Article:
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Grooms and accidents – a new twist
Q: What kind of groom is deemed to accept risk of injury? A: a self-employed one
The courts deal with a steady trickle of claims by unfortunate riders who have been injured riding someone else’s horse and have sued for compensation. On the whole, Judges have been tending to the view that horses are inherently dangerous to be around (or on) and that if you get hurt – well, should have stuck to basket weaving.
The Animals Act 1971 says that if you get hurt by a horse, its “keeper” (which includes its owner even if the horse is at livery) is liable if …
a) the injury is of a kind which the horse was likely to cause or which, if it did cause it, was likely to be severe and
b) this was due to some characteristic of the horse not normally found in horses or not normally found in horses except at particular times or in particular circumstances and
c) the characteristic was known to the keeper or his employee or family.
Since injury from being kicked, thrown, bitten, crushed, etc, by an animal as big and heavy as a horse is likely to be severe, condition a) is usually satisfied. Very often condition b) is met as well because kicking, shying etc (i.e. the things which get you hurt) are characteristics which most horses exhibit at certain times or in particular circumstances. Horse injury cases therefore tend to turn on whether a horse was a known bucker or kicker, etc.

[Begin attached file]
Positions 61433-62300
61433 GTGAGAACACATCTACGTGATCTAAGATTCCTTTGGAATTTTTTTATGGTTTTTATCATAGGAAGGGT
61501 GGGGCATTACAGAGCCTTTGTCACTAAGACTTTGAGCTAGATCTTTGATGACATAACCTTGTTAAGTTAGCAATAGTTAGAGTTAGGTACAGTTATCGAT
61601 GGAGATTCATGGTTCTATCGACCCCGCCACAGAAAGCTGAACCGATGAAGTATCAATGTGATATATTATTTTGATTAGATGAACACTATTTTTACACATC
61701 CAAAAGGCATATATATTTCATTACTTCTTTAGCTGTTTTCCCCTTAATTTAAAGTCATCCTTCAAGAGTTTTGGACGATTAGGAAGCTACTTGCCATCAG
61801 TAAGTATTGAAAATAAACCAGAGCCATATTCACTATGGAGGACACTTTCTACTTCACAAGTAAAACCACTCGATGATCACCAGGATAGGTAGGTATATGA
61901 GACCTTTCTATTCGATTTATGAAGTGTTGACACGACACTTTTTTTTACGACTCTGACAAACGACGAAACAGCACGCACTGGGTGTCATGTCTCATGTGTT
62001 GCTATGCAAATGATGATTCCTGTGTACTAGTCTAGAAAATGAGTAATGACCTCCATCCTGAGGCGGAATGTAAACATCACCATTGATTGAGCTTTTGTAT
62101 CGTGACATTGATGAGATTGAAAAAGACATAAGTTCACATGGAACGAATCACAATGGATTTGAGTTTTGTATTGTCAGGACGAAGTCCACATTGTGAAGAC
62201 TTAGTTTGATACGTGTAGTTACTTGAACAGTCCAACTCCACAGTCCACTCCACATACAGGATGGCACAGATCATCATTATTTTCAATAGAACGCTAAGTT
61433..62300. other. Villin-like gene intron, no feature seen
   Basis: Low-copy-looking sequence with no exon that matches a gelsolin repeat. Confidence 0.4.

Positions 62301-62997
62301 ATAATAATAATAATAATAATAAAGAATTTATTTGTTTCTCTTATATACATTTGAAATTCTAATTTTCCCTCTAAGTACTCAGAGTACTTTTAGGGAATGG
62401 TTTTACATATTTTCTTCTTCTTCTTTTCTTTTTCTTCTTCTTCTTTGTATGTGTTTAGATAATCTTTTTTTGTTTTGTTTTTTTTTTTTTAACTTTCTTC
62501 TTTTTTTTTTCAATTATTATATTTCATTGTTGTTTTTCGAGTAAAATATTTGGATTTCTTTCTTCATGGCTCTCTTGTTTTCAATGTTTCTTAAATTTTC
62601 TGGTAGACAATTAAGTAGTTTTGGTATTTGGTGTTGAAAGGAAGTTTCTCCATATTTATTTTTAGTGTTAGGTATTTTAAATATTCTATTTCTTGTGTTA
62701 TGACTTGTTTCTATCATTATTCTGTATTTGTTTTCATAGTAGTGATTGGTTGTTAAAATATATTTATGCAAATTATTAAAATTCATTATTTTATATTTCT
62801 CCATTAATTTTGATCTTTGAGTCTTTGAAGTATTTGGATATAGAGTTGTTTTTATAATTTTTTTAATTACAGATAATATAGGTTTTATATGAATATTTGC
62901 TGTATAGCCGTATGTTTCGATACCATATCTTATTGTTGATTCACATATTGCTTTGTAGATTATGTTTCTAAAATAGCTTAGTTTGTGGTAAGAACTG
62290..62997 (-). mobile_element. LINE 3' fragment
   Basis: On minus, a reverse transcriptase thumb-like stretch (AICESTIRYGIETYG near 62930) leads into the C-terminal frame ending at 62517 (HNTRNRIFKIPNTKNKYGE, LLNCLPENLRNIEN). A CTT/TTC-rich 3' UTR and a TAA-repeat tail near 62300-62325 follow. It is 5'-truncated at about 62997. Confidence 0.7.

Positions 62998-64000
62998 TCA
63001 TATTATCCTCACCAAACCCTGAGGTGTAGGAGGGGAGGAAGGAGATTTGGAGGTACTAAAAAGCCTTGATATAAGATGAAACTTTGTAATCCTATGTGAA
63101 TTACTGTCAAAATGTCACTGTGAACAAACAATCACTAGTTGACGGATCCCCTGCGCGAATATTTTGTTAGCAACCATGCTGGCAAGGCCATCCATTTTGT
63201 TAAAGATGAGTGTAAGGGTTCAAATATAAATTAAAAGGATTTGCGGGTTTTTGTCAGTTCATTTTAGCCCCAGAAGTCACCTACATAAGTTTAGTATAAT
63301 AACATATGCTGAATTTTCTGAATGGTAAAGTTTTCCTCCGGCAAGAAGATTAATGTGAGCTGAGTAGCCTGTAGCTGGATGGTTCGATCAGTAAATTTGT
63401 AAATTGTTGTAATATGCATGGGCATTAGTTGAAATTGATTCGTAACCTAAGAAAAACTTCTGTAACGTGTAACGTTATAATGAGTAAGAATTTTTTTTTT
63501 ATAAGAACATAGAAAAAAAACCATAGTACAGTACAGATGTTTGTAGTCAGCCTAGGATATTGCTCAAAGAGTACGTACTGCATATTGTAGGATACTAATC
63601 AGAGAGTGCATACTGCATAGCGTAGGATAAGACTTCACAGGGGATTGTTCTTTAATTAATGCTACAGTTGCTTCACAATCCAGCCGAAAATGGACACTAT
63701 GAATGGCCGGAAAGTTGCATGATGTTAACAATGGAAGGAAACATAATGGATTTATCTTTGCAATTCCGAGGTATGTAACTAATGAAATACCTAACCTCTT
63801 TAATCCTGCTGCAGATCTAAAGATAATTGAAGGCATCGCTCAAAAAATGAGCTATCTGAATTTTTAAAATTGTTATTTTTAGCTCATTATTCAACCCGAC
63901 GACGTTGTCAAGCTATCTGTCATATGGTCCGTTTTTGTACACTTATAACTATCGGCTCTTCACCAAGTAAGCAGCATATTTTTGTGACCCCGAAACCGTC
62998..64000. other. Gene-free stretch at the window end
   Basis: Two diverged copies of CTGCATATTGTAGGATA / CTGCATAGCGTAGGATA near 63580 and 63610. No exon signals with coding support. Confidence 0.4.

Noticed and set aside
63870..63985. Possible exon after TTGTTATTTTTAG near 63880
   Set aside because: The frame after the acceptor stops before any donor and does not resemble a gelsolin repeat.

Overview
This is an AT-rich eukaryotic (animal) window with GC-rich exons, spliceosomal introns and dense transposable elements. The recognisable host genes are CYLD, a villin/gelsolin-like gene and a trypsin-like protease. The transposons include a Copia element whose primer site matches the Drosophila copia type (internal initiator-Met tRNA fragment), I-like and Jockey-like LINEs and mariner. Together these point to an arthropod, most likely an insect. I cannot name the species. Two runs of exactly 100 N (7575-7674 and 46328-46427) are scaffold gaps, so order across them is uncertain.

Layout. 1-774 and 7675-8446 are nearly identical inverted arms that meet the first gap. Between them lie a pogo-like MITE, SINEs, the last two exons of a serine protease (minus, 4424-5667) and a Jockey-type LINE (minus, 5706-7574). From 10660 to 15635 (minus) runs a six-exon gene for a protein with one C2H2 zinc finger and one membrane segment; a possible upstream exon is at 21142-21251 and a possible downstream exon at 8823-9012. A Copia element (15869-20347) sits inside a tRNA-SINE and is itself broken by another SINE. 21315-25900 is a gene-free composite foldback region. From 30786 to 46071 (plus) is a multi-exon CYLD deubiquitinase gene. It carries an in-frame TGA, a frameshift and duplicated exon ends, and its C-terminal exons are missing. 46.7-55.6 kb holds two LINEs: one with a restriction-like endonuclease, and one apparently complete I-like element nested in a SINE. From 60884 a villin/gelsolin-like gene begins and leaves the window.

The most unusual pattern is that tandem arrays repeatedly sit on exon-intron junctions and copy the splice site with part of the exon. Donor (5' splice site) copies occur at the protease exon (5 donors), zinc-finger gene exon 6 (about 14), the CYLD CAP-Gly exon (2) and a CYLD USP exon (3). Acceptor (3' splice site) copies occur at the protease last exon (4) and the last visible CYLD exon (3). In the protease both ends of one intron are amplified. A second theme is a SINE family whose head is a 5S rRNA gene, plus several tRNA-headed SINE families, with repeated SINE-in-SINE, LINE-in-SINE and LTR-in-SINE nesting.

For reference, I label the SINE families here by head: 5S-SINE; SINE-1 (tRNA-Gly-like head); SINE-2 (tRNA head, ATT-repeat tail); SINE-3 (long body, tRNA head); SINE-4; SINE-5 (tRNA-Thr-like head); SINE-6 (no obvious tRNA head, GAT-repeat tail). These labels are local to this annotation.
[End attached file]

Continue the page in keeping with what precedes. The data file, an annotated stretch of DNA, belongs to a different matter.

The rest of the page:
In the recently reported case of Smith v Harding, Ms Smith was knocked over and trampled while trying to clip Mr Harding’s horse and suffered serious injury. She sued Mr Harding as the owner and keeper. The horse had been cross-tied for clipping and had panicked which had caused the accident. The court accepted that Mr Harding had no idea that the horse was difficult to clip. However because any horse would be likely to react badly to clipping if over restrained and frightened, he would have been liable for Ms Smith’s injuries except for one thing. The Animals Act also says that a person cannot claim damages if they have voluntarily accepted the risk of injury. The Judge accepted evidence that Ms Smith had been warned that the horse was difficult to clip and had been told not to attempt it.
However, and this is the interesting part, the Animals Act also says that if someone takes a risk incidental to their employment, they are not to be treated as accepting it voluntarily. In other words, if you are employed to ride or be around horses and you get hurt, your employer cannot rely on the usual defence that horses are likely to injure you, at least in some circumstances, and so you knew the risk you were taking. Therefore if Ms Smith was an employee she would not be assumed to have accepted the risk.
Ms Smith worked as a part time groom at Mary’s Yard Stables where Mr Harding kept his horse and was paid for the work she did. But it was unclear whether she was employed as a groom or worked there on a self-employed basis. After hearing all the usual arguments about when a groom is employed or self-employed, the Judge eventually decided that Ms Smith was self-employed. On that basis, her claim failed.
None of the points of law in this case are new, but the way the case developed is a stark reminder for grooms and their employers of the important distinction between employed and self-employed status. In a nutshell, the employed groom is far more likely to be able to bring a claim and the employer is likely to be insured. The self-employed groom on the other hand, is very likely to be met by the defence that they knew what the horse was like or, failing that, knew horses in general and were aware that they could behave in certain ways at certain times and consequently had voluntarily accepted the risk of injury should such behaviour occur.